DISCUSSION: Modern Learning Environments

MSAC

Our understanding of learning has increased dramatically in the last 20 years. New technologies, such as MRI scanning, have allowed us to see inside the brain so that we have better ideas about effective and efficient teaching and learning techniques.

We know that quality learning is a combination of:

* personalised learning

* socially constructed learning

* differentiated learning

* student-initiated learning

* authentic learning

However, most of our schools were built during a time when direct learning was considered the only effective pedagogy. So whilst our understanding of other efficient pedagogies is developing, our classrooms have remained the same – setup for “factory-style learning”.

<p><a href=”http://vimeo.com/80179021″>Considering modern learning environments</a> from <a href=”http://vimeo.com/edtalksnz”>EDtalks</a&gt; on <a href=”https://vimeo.com”>Vimeo</a&gt;.</p>

Modern learning environments can offer students and teachers more, and are more aligned with our developing understanding of effective teaching and learning.

Breakout-spaces-offer-flexibility CORE ED

Modern learning environments offer more:

* flexibility

* openness

* access to resources (including teacher strengths)

* collaborative teaching and learning processes

* support

Astronaut School.

Today’s learning environments

New designs for teaching are being planned to promote and support a huge range of teaching pedagogies. Many designs have chosen to centre the environments around a ‘home base’ which is where teaching and learning can occur but it also gives access to other learning spaces. As not all classes will need access to all the spaces at the same time, lots of designs are also planning for shared spaces between classes and a ‘hub’ that links the classes to the alternative learning spaces/home bases. These spaces can also allow for children in other classes to have access to other teachers who may have specialist knowledge for particular projects or line inquiries.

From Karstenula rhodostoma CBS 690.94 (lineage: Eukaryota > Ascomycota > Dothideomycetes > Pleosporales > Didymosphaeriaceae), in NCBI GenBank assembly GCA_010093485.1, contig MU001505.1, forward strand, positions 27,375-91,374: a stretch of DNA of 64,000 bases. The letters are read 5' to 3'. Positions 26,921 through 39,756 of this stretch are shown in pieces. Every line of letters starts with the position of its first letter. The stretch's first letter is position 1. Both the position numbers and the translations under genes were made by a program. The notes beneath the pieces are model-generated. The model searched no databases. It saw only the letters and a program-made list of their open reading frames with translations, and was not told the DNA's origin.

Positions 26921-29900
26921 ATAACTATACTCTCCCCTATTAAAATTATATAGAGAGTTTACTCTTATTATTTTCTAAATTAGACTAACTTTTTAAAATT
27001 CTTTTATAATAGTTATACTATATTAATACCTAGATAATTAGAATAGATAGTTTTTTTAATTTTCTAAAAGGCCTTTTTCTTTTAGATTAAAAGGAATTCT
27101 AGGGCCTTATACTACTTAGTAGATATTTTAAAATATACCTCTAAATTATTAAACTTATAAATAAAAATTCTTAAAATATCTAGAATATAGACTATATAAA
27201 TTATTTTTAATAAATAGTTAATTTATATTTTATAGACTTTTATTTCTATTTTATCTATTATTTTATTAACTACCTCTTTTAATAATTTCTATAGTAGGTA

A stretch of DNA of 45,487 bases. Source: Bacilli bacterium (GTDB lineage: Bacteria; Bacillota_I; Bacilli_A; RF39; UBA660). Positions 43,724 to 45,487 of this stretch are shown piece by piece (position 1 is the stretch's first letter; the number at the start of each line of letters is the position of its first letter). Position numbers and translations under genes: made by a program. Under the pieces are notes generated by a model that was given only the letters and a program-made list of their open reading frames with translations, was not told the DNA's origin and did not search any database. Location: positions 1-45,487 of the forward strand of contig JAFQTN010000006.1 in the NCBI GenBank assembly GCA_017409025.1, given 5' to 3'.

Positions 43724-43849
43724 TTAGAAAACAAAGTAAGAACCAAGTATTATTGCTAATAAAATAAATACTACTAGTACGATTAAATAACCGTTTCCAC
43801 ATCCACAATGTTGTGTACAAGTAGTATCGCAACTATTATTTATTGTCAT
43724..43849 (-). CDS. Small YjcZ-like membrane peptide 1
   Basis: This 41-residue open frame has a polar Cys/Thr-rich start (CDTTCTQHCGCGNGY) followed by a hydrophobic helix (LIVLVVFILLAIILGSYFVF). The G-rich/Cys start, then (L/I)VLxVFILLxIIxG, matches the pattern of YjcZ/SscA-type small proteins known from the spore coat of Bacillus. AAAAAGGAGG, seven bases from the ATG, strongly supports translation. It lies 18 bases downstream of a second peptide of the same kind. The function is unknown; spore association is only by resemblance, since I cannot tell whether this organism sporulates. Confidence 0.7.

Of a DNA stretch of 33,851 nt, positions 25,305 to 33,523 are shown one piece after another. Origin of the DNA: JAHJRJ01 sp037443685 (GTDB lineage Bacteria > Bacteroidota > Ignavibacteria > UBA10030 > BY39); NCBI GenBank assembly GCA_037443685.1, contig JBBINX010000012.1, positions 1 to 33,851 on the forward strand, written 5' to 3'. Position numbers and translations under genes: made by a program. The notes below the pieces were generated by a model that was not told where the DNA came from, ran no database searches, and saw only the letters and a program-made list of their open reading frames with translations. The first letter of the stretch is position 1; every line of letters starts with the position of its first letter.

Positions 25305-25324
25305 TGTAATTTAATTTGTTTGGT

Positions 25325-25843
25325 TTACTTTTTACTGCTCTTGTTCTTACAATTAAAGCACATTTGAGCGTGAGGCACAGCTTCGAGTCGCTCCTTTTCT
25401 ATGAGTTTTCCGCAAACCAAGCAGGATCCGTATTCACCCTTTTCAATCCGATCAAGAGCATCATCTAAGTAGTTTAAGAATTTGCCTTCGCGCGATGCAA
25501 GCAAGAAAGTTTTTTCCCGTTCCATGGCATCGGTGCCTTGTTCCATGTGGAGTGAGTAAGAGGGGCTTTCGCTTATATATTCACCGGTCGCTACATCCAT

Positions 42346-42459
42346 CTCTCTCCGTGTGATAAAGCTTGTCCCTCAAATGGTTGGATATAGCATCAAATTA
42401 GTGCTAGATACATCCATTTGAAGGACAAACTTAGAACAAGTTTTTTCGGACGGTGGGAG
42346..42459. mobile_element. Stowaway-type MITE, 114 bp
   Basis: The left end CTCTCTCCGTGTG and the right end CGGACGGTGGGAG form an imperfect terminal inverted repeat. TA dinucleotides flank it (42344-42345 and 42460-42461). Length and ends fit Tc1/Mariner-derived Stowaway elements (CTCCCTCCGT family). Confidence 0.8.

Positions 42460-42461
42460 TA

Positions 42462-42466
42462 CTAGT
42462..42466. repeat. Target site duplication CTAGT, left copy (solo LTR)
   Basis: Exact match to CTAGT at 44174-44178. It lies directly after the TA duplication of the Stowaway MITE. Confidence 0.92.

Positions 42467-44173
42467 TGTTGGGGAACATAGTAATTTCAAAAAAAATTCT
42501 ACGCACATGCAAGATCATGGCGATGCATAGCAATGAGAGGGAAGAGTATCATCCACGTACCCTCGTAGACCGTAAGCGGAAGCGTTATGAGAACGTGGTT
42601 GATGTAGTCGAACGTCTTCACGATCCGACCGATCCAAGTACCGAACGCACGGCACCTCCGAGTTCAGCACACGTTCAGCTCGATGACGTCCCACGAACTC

Some of the breakout spaces might be specifically designed for:

* group work

* digital production

* project work

* reflection spaces

* reading spaces

* quiet spaces

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But modern learning spaces aren’t just about “break out” rooms, but also includes understanding and making effective choices for lights, ventilation and acoustics etc. Modern learning environments are also about realising the need to renovate and put money into creating well-planned and comfortable learning environments.

Some reflective questions to consider:

●  What is your school’s vision for teaching and learning? Does everyone share this vision? How do you know? Which aspects of your school culture would you like to improve? How would you measure the improvement?

●  What are the key pedagogies required by teachers in the 21st century? Are these the ones in use in your school most days? What systems and processes are in place to help teachers reflect on their own practice and learn from each other?

●  If you were to build a new learning space that reflected your school’s vision and commitment to learning, what would it look like? What would students need to have access to over the course of a day? What activities would they engage in over the course of a day? What technology would be required to support this?

●  If curriculum, pedagogy and learning environments are helping to make learning more personalised, what other elements of the schooling ecosystem need to change? Who is a ‘teacher’ and who is a ‘learner’?

However…

Are modern learning environments better for everyone?

What does the research say??

What kind of training will teachers need?

Whoa, before we back plans to spend millions on changing and creating new buildings, let’s read the research and find out whether it is effective or just a fad.

** Summary of recent research coming up **

References:

http://elearning.tki.org.nz/Technologies/Modern-learning-environments#research

http://www.core-ed.org/sites/core-ed.org/files/Modern-Learning-Environments-v.1.pdf

Bloom, Benjamin S. “An introduction to mastery learning theory.” Schools, society and mastery

learning (1974): 3-14.

Hattie, John. Visible learning: A synthesis of over 800 meta-analyses relating to achievement.

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